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Thursday, January 10, 2019

Stress and Your Health

Stress and Your Health

Myasthenia gravis a stress-related autoimmune disease.

Stress has become a serious health issue with each passing day. Nearly everyone is suffering from some kind of stress every day, whether it is the short-term stress that triggers the body to reach heightened awareness and preparation for action—what is known as the “fight-or-flight” response—or the devastating long-term chronic stress.

Stress is your body’s response to increased tension. Stress is normal. You need stress to do many things, such as accepting challenges, concentrating on doing a difficult task, and making important daily and life decisions, among others. Indeed, stress can be even conducive to your health, such as stress from having sex, which increases both your pulse rate and heartbeat, as well as stimulates your brain cells to keep your brain younger and healthier for longer. In many ways, stress can be enjoyable, such as the mental and physical challenge in competitive sports and games.

After the initial stress-induced stimuli, your body should be able to relax, slow down, and return to its original state of balance and equilibrium. If that does not happen, you may become distressed or over-stressed. Too much stress can also increase your production of hormone epinephrine, and thus wearing out your hormonal glands. Dysfunctional hormone production may lead to many health issues: your blood sugar elevation to produce more energy; your breathing rate acceleration to get more oxygen for your lungs; your muscle tension; your pulse rate and blood pressure increase; and your excess sweating to cool down your body, among many other health issues. In that respect, stress can be damaging to your overall health and wellness.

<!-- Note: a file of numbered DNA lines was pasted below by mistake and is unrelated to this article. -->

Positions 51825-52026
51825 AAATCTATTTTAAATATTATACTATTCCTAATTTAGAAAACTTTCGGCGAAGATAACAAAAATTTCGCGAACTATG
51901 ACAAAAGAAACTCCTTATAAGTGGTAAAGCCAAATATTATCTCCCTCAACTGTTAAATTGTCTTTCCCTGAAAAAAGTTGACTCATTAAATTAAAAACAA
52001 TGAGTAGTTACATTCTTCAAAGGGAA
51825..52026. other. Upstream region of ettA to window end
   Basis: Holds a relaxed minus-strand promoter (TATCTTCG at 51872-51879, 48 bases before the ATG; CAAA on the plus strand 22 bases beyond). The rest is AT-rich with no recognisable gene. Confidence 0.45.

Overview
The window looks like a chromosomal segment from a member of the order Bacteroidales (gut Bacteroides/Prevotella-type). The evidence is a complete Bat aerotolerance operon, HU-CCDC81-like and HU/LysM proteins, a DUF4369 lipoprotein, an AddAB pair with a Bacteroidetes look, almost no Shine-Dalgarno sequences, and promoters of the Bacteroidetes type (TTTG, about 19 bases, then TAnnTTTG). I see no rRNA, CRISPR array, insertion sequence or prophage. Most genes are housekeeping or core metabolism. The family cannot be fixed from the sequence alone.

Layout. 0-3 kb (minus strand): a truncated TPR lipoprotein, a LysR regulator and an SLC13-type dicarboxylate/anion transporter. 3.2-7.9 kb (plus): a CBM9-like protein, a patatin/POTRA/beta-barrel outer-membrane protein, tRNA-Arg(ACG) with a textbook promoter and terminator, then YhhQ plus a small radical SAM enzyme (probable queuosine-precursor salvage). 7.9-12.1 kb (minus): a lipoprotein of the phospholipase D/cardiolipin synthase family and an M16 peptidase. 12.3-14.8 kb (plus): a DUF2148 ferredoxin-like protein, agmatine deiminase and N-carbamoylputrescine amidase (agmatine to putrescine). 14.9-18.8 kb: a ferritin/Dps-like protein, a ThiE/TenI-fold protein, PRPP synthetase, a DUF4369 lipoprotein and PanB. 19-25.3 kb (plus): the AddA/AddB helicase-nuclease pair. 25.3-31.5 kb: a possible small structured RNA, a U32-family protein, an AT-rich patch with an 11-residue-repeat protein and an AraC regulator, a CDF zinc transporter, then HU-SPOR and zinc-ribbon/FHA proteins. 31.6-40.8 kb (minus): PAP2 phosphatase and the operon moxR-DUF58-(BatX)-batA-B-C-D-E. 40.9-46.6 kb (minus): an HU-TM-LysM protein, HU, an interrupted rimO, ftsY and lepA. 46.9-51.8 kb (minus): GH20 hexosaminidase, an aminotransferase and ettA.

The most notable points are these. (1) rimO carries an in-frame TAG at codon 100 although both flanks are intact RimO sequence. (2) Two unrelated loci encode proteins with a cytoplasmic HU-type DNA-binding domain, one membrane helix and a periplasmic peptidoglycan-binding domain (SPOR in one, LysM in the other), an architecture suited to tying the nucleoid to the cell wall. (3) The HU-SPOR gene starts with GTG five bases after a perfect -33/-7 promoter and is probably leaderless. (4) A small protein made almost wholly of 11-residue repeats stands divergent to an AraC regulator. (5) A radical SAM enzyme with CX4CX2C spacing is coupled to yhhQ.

It is okay to stay slightly stressed every now and then, but avoid distress—which is alienation, anxiety, fear, frustration, and even depression. When stress continues over long periods of time, it may become chronic stress, which is harmful and damaging to the body, the mind, and the soul over the long haul.

Damage and Devastation of Stress

Chronic stress, which causes the body to maintain physiological reactions for long periods of time, especially with respect to the release of hormones, particularly DHEA (a hormone critical to anti-aging and longevity), can lead to depletion of vital nutrients in the body, vitamin C, and the B-complex vitamins.

During stress, the body overuses its DHEA supply, and thus impairing the normal functioning of its hormonal glands. According to scientific research, an individual’s DHEA levels decrease with age. Therefore, stress only adds insult to  injury in the aging process.

Another interesting study showed that men who meditate (an anti-stress mental strategy) regularly have significantly more DHEA than those who do not, and the difference is even much more significant in the case of women (maybe women do have more stress than men do).

Indeed, stress can accelerate the aging process. According to Robert Sapolsky, author of Zebras Don’t Get Ulcers, people in general lose their capability to cope with stress as they continue to age, due to their tendency to have elevated blood pressure, which adversely affects hormone secretions. That is how stress can become a vicious circle.

If you wish to remain younger and healthier for longer, do not allow stress into your life.

Stephen Lau
Copyright© by Stephen Lau

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